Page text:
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  1. #1
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    145 spacing vs. 160

    In ordering my Calfee Tetra Tetra, I have to decide between 145 and 160 spacing. My good friend Greg and I have been debating the merits and drawbacks of 145 vs. 160 spacing. I do like the Shimano Sweet 16 wheels, and could use them if I go for the 160. However, Greg and I disagree on whether my difficulties in shifting to the 53 chain ring on my Santana can be traced back to 160 spacing on the Santana as one of the principal culprits, along with operator error.

    I know that this has been debated in the past but my search did not bring up the posts on this subject. Anyone have a link on this discussion from the past?
    Thanks
    John

  2. #2
    Senior Member zonatandem's Avatar
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    No link. However recall 'tana came up with different type f/d mount to take care of that issue,
    The huge majority of tandems are built with 145 spacing . . . there are other wheelsets besides Sweet 16 that have just as great reliability and are just as light and fast. Rolf, Topolino, Bontrager, custom wheelsets . . .
    As we stated before, Santana marches to a different drummer . . . you're buying a tandem not just wheels.
    Suggest you talk with Craig Calfee personally and see what he suggests.
    Your custom tandem, you pick 'n choose and live with your decisions.
    We've had 4 custom tandems so far and loved everyone of 'em.

    Pedal on TWOgether!
    Rudy and Kay/zonatandem

  3. #3
    hors category TandemGeek's Avatar
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    Quote Originally Posted by counselguy
    In ordering my Calfee Tetra Tetra, I have to decide between 145 and 160 spacing. My good friend Greg and I have been debating the merits and drawbacks of 145 vs. 160 spacing. I do like the Shimano Sweet 16 wheels, and could use them if I go for the 160. However, Greg and I disagree
    You've got a bad case of what I'd call analysis paralysis....

    At present, the ONLY advantage of 160mm vs. 145mm for teams of average size and weight is the ability to use the Shimano Sweet 16 wheelset (Period). For clydesdale teams of 450lbs and up, there is some inherent added wheel strength to the wider rear spacing; however, to take advantage of it you need to make sure the hubs you use are designed for 160mm rear spacing so that they truly have wider flanges that take advantage of the added width AND the wheels must be built by someone who knows how to build wheels. A poorly built 160mm wheel will start braking spokes just as fast as a poorly built 145mm rear wheel. Well built 160mm and 145mm wheels won't usually break spokes unless the things get dinged or, in the case of the Sweet 16's, are re-tensioned and retrued during the first several hundred miles of use (which, incidentally, I find really odd).

    So, at the end of the day, 160mm rear spacing gets you:

    - An odd-size rear hub... not that too many bike shops stock 145mm either.
    - A special front derailleur clamp sold by Santana called the “Far-Out” clamp that offsets the front derailleur an additional 6mm that helps to correct the chain line.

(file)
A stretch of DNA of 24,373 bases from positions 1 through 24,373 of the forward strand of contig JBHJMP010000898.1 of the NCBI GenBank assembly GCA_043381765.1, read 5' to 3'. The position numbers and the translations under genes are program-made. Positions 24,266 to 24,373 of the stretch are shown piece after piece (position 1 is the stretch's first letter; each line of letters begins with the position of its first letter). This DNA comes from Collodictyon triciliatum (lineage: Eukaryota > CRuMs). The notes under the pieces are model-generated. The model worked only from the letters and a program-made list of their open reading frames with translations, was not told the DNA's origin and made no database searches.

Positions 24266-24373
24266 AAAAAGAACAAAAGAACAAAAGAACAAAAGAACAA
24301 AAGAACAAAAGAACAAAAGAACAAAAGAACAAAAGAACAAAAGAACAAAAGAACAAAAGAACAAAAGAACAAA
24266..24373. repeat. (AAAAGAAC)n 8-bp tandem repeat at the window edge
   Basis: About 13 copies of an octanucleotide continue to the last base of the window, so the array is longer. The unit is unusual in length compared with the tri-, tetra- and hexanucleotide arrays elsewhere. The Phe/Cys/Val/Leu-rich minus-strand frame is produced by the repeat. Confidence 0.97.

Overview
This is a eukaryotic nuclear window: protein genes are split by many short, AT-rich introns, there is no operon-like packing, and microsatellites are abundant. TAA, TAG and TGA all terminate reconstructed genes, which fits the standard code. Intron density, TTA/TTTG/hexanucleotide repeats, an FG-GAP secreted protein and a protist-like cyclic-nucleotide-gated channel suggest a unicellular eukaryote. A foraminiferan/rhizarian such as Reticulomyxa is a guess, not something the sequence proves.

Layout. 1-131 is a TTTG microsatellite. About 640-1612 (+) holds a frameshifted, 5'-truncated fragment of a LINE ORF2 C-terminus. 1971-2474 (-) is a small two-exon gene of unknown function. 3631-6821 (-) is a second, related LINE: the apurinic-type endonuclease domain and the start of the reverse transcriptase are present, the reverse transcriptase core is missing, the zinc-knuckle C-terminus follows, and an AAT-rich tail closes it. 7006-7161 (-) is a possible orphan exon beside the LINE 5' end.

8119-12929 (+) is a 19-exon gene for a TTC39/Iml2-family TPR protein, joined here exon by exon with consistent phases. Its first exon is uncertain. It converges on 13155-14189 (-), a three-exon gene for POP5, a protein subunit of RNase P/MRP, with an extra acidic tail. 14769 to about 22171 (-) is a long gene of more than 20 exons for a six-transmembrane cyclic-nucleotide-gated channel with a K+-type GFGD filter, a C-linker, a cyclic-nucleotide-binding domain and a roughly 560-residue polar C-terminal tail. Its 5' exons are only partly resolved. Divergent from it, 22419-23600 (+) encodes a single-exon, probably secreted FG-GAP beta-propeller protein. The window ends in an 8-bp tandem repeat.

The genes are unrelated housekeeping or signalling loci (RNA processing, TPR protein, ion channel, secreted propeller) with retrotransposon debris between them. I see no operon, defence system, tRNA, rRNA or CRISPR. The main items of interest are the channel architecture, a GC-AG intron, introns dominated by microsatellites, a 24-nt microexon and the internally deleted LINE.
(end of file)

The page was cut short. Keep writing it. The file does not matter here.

- A very wide rear bottom bracket spindle that works in concert with the "Far-Out" clamp to move the drive rings out further from the bike to address the chain line which gives Santana's tandems a very wide rear tread. If you don't know what tread is don't worry about it unless your stoker starts to complain about hip or knee discomfort after riding a Santana. If you already have owned or ridden a post '99 Santana with the "Far-Out" clamp, then all of this is a moot point as your stoker is thankfully not sensitive to tread width (aka, Q factor).

    What does 145mm get you?
    - A wider selection of rear hubs.
    - Your choice of two aerodynamic integrated wheelsets (Bontrager & Rolf)
    - A less screwed up chainline than you have on a 160mm tandem if you're using symetric rear wheels.. make no mistake... tandems have sub-optimal rear chainlines: you just learn to deal with it.
    - The ability to use very narrow rear bottom bracket spindles if you so choose (we use 105mm) at the expense of some additional suboptimization of the chain line.

  4. #4
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    Quote Originally Posted by zonatandem
    The huge majority of tandems are built with 145 spacing . . . Rudy and Kay/zonatandem
    Can you share some figures to back the above statement?

    Thanks

  5. #5
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    Quote Originally Posted by cornucopia72
    Can you share some figures to back the above statement?

    Thanks
    co-motion, burley, trek, cannondale, davinci, khs(?) all use 145. as well as most others.

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    hors category TandemGeek's Avatar
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    Quote Originally Posted by cornucopia72
    Can you share some figures to back the above statement?
    Rudy can certainly chime in but, off the top of my head...

    160mm as standard spec.
    Santana

    145mm as standard spec.
    Arizona Tandems
    Bilenky Cycle Works
    Bob Brown Cycles
    Bob Jackson Cycles
    Bohemian Cycles Custom
    Burley up and until Sept '06
    Bushnell
    Calfee Designs
    Cannondale